By Verlan Nikkel
In former days, kids who loved sports looked forward to high school when they could participate in organized athletics. Those of us from previous generations had to make our own entertainment and sports were the easiest way to stay entertained. Activities included Sunday afternoon neighborhood softball games; we would spend the whole afternoon playing until it was time to clean up and head off to Sunday night church services.
In those days, we looked forward to participating in the sports our school had to offer. We stayed busy each season playing some type of sport – if not as an actual participant, perhaps as the team manager. There was a desire to be around whatever was going on. Oh, how times have changed.
In today’s society, it appears the excitement of being involved on a team and not worrying about determining who the main players are has disappeared. In our day, those players who were not starters tried to be the best practice players possible. We took pride in our role on the team. In today’s athletes, it’s rare to find that level of dedication to the team.
Today, as athletic director at my high school alma mater, we have a student population of about 270 students in grades 9-12. We offer nine sports for both boys and girls. More and more student-athletes are choosing either one or two sports and focusing solely on those sports. As a result, our participation numbers are way down in several sports.
One could argue that we have too many sports for a school our size. Perhaps that is true to an extent, but a bigger problem is that more and more athletes are being selective with their participation in sports. Forty years ago, three- and four-sport athletes were common. Today, three- and four-sport athletes are a rarity – at least in our school. For this reason, some of our sports are hurting for numbers.
Today’s society focuses on being an individual – “Do what is best for ME seems to be the slogan.” Parents are starting to support this concept as well. If their son or daughter isn’t going to get to play a lot, they support them quitting even if it leaves the team at a disadvantage for practice numbers. Why is this happening?
Kids today have many more entertainment options. Forty years ago, we had to find our own fun. Television was only allowed to be watched on Saturday nights and maybe Sunday afternoon if there was a football game. Sometimes we could watch a special program on television.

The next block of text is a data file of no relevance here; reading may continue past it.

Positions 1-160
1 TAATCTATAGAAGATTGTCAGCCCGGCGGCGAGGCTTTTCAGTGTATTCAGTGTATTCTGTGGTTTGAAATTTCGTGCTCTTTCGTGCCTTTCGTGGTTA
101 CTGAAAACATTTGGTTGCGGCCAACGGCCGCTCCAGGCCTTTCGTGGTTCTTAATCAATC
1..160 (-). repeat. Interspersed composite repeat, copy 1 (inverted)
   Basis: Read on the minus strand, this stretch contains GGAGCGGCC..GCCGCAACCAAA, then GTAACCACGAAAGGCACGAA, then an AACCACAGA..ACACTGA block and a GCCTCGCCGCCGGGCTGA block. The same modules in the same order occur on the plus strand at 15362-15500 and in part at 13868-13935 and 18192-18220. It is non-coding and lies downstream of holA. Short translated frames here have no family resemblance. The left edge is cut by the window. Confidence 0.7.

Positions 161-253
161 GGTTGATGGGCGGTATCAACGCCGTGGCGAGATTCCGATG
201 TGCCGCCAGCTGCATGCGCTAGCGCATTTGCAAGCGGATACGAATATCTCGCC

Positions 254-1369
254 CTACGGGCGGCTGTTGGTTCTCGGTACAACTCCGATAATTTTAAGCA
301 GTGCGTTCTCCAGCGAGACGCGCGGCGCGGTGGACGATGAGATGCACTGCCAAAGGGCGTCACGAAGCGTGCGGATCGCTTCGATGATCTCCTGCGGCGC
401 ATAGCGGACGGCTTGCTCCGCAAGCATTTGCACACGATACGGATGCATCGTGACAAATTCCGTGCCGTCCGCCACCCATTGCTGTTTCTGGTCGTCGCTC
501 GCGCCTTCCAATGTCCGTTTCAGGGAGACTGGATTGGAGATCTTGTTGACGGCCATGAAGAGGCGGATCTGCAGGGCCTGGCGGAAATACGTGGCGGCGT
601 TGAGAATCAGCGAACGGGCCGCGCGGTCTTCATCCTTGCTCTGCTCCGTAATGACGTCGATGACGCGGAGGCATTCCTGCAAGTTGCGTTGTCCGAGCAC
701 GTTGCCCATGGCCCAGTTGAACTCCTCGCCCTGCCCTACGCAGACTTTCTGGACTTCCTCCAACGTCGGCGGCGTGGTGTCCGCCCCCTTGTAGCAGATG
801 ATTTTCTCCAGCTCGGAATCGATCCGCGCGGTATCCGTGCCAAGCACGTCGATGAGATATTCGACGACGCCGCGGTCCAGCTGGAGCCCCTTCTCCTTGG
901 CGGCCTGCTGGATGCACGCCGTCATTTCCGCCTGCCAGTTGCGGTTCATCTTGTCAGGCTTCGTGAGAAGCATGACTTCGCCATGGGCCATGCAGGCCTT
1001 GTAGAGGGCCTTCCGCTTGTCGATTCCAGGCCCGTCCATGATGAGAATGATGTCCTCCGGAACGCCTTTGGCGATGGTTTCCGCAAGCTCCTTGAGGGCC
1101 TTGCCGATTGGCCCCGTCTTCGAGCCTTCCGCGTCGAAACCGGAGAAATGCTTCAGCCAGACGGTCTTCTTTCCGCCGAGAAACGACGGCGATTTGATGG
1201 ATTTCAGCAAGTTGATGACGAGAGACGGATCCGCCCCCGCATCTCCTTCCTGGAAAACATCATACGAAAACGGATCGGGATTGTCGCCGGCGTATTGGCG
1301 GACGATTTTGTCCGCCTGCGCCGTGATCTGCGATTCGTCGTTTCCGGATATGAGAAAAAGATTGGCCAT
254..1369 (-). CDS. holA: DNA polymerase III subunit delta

Today, kids have numerous entertainment possibilities. For example, they can stay at home or go to a movie theater to watch movies. If they want to talk to their friends, they have Internet, cell phones, texting and more. Many kids drive sooner today. Our churches offer more service opportunities than 20 years ago. Jobs take time away from students if they feel that is important to them. This is especially true in Iowa with summer school baseball and softball teams. No wonder high school students today specialize in cocurricular activities offered by schools.
Another area that has helped fuel the concept of sport specialization is the whole AAU system, which has evolved into a major business. There are teams for literally any age you want. These out-of-school programs have fueled the idea of focusing on one sport.
The pitch for the AAU teams is, “put in the time with us and we can get you a college scholarship.” If kids play another sport, it takes time away from becoming more proficient in the other sport. Granted, a college scholarship is nice, but there are a limited number of athletic scholarships available. There are many more academic scholarships that allow students to attend college at reduced rates and achieve the same goals.
Parents are also affected by the AAU emphasis. Parents invest so much money, time, travel and training that when their son or daughter gets to high school, the parents expect a pay off in terms of playing time. When that doesn’t happen, the high school coaches get the blame. When reality sets in and the student is not getting the playing time expected, many times he or she either transfers to another school or focuses on something else and quits the team. Parents forget that the other parents have invested the same thing, and suddenly we are back to where we started. No one has a decided advantage.
Is specialization in one sport good for high school athletes? Opinions vary, but playing several sports rather than specializing seems to have more positive benefits. In larger schools it happens, but a great athlete can still have an impact on any sport in which he or she participates. In smaller schools, good athletes are needed to help make the teams better.
So what if a player isn’t the star of the basketball team but is on the baseball team? The basketball team needs the player to help make that team better, and the baseball team can do the same for the player. It should be all about school and friendships – not about the individual.
In today’s society, the “me” mentality is winning over the team mentality. Small schools will continue to struggle with numbers, which will lead to the cutting of programs, which in turn leads to taking away opportunities for some student-athletes to use the talents they have in a sport they love.
About the Author: Verlan Nikkel is athletic director at Pella Christian High School in Pella, Iowa.